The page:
School Travel - Transport Committee Contents


Current Framework

19. Whilst the ability to travel easily is important to the development of young people for a whole host of reasons, none is more vital than the ability to travel to school, college or other institutions of learning. The legislative framework for the provision for school transport dates back to the Education Act 1944. This Act set the statutory distance over which free travel to school must be provided. The distances set were two miles each way for children of eight years old or younger and three miles for children over the age of eight years. These distances are often known as the statutory walking distances because they are measured along the shortest route which a child could walk with reasonable safety. Under the Education Act 1996 Local Authorities have a duty to provide free transport for all children of compulsory school age who are attending their nearest school when this is over the statutory walking distance. There are also discretionary powers for Local Authorities to extend the provision of free transport and provide transport for which there is a charge. The Education and Inspections Act 2006 extended the provision to free school transport for some primary and secondary school pupils.

20. Sian Thornthwaite, a consultant specialising in school travel, told us that the journey to school was important not only because of potential health and environmental benefits. Research had shown that:[16]

    affordable and available transport, whether it be bus or options for walking and cycling, has a key impact in terms of reducing exclusion and ensuring that young people are able to continue in education.

21. Throughout our inquiry, we heard from witnesses who claimed that the current statutory distances, set in the 1940s, should be reconsidered. Although the distances are not set out in legislation as distances under which it is possible for children to walk, the distances are measured along the shortest safe walking route. There was widespread agreement from our witnesses that the current two and three mile distances are no longer realistic walking distances and merely "an arbitrary limit which differentiates as to whether the financial burden falls on the parent or the local authority."[17] Sheena Pickersgill, Metro, also argued that the area through which children had to walk could make a difference to what was an 'acceptable distance', saying: "If they live next door to a busy road or a motorway I would think even a mile is too far sometimes."[18] However, the Minister told us that "there are no plans to review those walking distances."[19]

22. The Education and Inspection Act 2006 moved away from the idea home to school distance should be the prime consideration for deciding which children were entitled to free school travel. Instead, the Act placed a duty on a local authority to provide free school transport for anyone who qualified as an 'eligible child'. Eligible children are pupils aged 5-16 who:

  • attend schools beyond the statutory walking distance where the local authority has not made arrangements for boarding accommodation or attendance at a nearer school;
  • attend schools within the statutory walking distance but who have special educational needs or mobility problems which mean that they cannot reasonably be expected to walk;
  • cannot be expected to walk to their nearest suitable school because of the nature of the route;
  • are from low income families as defined in Schedule 8 of the Act (i.e. those children who are entitled to free school meals and those whose parents are in receipt of the maximum level of Working Tax Credit).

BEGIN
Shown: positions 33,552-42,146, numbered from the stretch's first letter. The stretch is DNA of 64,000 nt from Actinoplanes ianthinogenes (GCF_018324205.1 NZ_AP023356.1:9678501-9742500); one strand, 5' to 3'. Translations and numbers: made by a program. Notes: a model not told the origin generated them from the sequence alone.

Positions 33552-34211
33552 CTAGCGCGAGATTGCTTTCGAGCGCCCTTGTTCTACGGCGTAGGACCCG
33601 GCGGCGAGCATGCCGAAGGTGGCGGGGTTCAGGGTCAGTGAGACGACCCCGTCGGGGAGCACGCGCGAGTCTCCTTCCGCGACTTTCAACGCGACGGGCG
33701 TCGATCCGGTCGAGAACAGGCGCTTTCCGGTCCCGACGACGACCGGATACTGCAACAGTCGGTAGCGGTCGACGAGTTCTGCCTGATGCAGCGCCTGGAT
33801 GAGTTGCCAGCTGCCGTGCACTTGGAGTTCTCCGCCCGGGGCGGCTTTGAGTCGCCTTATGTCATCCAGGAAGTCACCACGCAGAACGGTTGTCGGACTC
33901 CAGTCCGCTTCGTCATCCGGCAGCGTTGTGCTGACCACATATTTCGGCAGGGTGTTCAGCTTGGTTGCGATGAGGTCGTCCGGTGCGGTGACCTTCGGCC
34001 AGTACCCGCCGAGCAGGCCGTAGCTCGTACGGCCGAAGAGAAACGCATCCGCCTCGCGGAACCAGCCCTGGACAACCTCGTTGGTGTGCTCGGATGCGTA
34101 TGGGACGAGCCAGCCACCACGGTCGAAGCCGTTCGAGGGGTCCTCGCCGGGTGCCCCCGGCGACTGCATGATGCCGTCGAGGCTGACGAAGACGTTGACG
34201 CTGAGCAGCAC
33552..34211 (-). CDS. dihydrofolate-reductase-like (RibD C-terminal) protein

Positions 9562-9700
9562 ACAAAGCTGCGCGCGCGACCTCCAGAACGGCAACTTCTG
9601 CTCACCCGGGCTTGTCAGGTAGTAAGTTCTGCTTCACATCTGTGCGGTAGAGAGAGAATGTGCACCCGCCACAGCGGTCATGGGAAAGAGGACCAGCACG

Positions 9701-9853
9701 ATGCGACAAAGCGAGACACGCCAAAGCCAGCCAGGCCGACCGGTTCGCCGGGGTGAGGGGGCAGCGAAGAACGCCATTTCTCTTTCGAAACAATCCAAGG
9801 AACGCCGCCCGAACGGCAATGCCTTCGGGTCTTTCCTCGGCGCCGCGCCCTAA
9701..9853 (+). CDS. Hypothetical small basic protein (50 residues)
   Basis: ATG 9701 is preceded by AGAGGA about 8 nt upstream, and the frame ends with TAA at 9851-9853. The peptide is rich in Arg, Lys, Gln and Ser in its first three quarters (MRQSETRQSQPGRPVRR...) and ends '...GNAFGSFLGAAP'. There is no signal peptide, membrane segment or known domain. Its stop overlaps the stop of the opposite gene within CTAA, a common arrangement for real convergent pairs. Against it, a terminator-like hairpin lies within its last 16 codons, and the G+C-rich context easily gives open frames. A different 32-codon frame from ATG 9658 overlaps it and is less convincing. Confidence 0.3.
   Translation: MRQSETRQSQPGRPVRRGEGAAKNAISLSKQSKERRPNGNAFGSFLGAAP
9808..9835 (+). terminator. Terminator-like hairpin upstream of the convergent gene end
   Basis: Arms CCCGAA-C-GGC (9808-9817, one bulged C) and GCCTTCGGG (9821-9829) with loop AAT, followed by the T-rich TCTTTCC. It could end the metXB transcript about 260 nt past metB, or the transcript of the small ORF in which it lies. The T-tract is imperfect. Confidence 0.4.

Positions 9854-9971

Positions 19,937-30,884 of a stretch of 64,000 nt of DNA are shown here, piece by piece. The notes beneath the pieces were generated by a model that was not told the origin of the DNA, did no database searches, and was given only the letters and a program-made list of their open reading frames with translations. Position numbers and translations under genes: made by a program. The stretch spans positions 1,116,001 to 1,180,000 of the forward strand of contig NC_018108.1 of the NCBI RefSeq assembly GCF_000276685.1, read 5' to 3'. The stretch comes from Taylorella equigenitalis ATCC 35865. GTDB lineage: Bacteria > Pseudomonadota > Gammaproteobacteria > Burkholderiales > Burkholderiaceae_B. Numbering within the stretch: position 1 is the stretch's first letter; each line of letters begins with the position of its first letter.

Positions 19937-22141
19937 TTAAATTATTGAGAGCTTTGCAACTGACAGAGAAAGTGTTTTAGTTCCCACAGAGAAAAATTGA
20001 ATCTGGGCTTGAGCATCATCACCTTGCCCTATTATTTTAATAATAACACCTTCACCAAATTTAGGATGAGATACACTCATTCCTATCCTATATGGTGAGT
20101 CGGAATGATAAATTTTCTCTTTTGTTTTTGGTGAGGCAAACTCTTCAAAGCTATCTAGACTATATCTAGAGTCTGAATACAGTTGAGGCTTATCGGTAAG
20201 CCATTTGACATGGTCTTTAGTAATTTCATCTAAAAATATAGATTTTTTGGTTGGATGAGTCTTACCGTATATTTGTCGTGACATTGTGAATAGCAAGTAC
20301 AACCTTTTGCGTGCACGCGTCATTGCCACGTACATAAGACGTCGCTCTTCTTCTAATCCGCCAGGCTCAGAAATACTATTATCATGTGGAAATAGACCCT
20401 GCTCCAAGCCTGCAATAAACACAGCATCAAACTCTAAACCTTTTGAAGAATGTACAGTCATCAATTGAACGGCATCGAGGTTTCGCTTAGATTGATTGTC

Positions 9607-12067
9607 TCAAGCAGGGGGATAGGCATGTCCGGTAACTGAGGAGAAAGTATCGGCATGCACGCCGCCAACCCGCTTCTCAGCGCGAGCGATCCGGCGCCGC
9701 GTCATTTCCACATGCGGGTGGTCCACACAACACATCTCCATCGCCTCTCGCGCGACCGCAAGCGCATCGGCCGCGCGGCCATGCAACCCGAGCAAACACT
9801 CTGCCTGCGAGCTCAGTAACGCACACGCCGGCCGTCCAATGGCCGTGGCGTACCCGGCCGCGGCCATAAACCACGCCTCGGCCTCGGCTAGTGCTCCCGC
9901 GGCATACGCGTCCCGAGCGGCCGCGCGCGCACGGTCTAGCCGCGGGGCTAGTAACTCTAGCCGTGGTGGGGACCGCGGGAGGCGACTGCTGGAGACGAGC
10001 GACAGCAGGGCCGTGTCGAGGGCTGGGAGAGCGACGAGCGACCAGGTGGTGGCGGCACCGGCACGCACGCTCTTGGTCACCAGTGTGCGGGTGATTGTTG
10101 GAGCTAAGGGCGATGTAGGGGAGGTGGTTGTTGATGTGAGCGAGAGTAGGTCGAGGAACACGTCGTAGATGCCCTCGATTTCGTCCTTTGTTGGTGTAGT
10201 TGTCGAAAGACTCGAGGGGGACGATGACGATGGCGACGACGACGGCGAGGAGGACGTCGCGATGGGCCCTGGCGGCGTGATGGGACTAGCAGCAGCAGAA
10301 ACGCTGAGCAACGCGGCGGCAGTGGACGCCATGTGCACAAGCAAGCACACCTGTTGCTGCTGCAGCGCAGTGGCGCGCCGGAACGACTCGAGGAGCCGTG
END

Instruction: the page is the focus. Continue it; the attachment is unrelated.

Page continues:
23. For children from low income families the provisions under the Education and Inspections Act 2006 require free transport to be provided in circumstances where free transport would not otherwise be provided. For secondary school pupils in this category it means free school transport must be provided not only for those attending their nearest school but to any one of the three nearest secondary schools where those schools are between two and six miles. Where a school is chosen on the grounds of religion or belief the upper limit is extended to 15 miles. For primary school pupils it means that free transport must also be provided to children from low income families if their school is over two miles away, even if they are over eight and therefore the three mile statutory distance would otherwise apply.

24. The Department for Transport and the Department for Children, Schools and Families claim that the most important benefit of the extended entitlement

    will come from removing transport as a barrier to parents from low income backgrounds being able to express a preference for a school that best meets the needs, aspirations, and talents of their children. In turn, this should contribute to a reduction in social exclusion".[20]

However, the Yellow School Bus Commission argued that there is a "basic inequity [in] dividing the school population into those given free transport and those paying the local bus (or train) fare".[21]

25. The statutory distances have not been updated since they were introduced in 1944. The majority of our witnesses were critical of the distances as they stand, and argued that it is no longer reasonable to expect children to walk three miles (around a one hour walk at a steady pace across level ground) to school. We agree. At present, the distances are arbitrary limits below which the Local Authority does not have to provide free transport rather than a realistic assessment of the distance at which it ceases to be appropriate to expect children to walk to school. We recommend the Government review the distances that children are expected to walk or pay for their own transport—often referred to as 'statutory walking distances'.

26. The Education and Inspections Act requires Local Authorities to provide free school transport for pupils who cannot reasonably be expected to walk because of the nature of the route. Local circumstances and infrastructure can affect profoundly the likelihood of parents allowing their children to walk to school. We therefore recommend that the Government consider, as part of a wider review of the statutory walking distances, if national limits are appropriate, or whether the decision to provide free transport to and from school should be left entirely to the discretion of local authorities.